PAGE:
In 1987, a feral cat in Montana gave birth to a litter of five kittens, but one of them looked a little different from the others.
The female kitten had thick curly hair that breeders had never seen before, and she caught the eye of Persian breeder Jeri Newman. Newman adopted the kitten and dubbed her "Miss DePesto" after the curly-haired character in the television show "Moonlighting."
Now, 25 years and nine generations of curly furred cats later, researchers at the University of Veterinary Medicine Vienna have confirmed that the felines are a genetically distinct breed.
Known as Selkirk Rex, the breed is the fourth type of curly haired cat, but it's distinct from other Rex breeds. Unlike the Devon Rex and Cornish Rex, this breed's hair is of normal length and isn't prone to balding, and it differs from the LaPerm breed because its coat is thicker.
Sometimes called "a cat in sheep's clothing," the Selkirk Rex's signature fur is caused by a genetic quirk. Because the kinky hair is a dominant trait, it's easy for breeders to retain the curls while crossbreeding to maintain genetic diversity.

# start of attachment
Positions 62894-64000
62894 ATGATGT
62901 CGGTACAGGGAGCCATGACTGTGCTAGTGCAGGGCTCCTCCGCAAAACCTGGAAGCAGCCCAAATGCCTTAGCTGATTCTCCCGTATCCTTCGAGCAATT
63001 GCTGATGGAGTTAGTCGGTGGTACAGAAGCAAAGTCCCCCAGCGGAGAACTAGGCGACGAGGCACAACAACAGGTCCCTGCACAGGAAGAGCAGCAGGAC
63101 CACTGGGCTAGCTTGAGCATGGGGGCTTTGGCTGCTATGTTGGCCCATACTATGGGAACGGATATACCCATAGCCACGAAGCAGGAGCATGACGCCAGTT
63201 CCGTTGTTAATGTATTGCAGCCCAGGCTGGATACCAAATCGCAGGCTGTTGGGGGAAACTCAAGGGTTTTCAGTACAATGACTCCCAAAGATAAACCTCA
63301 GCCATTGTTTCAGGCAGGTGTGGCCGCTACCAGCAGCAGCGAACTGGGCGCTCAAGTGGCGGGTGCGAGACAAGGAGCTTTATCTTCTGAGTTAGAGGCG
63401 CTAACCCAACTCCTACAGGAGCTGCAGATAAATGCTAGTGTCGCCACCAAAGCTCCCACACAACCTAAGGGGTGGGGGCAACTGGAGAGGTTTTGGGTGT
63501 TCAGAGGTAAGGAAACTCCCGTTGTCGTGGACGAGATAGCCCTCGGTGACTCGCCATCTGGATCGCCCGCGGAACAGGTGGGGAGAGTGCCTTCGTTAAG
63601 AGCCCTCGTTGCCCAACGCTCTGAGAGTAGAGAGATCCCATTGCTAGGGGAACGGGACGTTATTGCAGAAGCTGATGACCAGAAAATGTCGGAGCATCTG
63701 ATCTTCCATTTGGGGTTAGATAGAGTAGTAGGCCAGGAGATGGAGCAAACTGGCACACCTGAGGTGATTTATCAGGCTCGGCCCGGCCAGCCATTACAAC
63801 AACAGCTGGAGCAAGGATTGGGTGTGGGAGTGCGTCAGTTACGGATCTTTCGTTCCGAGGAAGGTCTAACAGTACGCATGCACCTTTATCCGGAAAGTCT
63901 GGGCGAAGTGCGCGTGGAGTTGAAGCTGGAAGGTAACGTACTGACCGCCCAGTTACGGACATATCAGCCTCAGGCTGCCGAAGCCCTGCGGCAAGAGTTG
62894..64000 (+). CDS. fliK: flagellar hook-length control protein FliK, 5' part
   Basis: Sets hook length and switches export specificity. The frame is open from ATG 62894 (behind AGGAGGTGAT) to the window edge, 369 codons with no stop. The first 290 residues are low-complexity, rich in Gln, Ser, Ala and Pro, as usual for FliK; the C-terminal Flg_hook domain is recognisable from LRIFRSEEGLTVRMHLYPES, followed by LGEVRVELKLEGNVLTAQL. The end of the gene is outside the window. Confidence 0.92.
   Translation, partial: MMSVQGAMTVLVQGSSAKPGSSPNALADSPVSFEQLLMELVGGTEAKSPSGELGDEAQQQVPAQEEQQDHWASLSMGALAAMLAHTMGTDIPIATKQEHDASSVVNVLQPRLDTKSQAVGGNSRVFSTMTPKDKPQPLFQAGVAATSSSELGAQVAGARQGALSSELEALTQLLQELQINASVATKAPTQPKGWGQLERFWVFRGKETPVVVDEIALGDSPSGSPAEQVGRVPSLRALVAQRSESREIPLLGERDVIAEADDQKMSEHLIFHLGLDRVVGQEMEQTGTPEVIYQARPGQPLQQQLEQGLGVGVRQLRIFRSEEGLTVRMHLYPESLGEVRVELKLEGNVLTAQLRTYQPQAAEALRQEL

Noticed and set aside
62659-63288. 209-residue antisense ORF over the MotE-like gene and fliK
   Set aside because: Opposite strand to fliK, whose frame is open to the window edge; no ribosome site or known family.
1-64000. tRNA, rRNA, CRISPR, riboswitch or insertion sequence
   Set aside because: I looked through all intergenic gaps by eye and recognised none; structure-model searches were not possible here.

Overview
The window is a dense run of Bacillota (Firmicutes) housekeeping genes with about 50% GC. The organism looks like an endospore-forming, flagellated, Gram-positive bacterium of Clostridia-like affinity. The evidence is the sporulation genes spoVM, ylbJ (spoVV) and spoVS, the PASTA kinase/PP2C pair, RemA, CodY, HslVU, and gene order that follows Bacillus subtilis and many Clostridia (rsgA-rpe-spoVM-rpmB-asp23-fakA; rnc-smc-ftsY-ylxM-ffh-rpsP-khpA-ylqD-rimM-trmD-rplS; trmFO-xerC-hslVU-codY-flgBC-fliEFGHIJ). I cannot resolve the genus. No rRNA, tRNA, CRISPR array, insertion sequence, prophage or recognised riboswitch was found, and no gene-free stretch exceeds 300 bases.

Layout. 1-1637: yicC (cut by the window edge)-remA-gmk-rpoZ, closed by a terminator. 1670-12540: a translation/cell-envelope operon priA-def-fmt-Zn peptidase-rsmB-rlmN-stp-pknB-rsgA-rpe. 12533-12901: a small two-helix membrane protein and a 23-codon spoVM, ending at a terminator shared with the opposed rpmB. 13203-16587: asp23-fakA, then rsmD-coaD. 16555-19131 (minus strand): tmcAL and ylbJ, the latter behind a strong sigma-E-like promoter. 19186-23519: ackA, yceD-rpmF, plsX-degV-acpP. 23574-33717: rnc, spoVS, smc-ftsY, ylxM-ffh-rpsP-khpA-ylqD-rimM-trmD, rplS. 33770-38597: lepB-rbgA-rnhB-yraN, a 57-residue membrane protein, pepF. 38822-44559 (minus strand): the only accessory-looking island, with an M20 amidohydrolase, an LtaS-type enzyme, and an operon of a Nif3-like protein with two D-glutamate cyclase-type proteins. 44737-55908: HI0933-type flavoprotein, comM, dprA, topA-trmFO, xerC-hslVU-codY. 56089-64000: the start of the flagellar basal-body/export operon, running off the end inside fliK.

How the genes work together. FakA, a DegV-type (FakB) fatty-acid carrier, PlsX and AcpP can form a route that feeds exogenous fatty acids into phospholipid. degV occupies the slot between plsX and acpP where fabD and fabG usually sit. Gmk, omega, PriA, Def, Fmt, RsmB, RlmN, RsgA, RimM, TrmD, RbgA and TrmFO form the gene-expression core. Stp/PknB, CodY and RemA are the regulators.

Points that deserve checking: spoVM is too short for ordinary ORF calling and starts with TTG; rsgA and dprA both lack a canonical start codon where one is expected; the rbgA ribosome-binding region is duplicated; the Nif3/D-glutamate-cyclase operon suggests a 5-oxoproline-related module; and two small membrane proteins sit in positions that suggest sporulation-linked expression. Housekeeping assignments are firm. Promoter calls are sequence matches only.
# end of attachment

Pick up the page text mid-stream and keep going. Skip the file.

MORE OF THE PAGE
Selkirk Rex cats are often crossed with Persians or British shorthairs, making them laid-back, playful animals.
There are longhair and shorthair varieties of the breed, and their fur can come in a variety of colors. Because of their extremely dense coats, the animals shed a great deal and, unlike other Rex breeds, the Selkirk Rex isn't recommended for people who might be allergic to cats.
Although science has only recently confirmed the breed, the Selkirk Rex has been an accepted cat breed by the International Cat Association since 1992, the American Cat Fanciers Association since 1998 and the Cat Fanciers' Association since 2000.
Today, the ancestry of all Selkirk Rex cats can be traced back to Miss DePesto.
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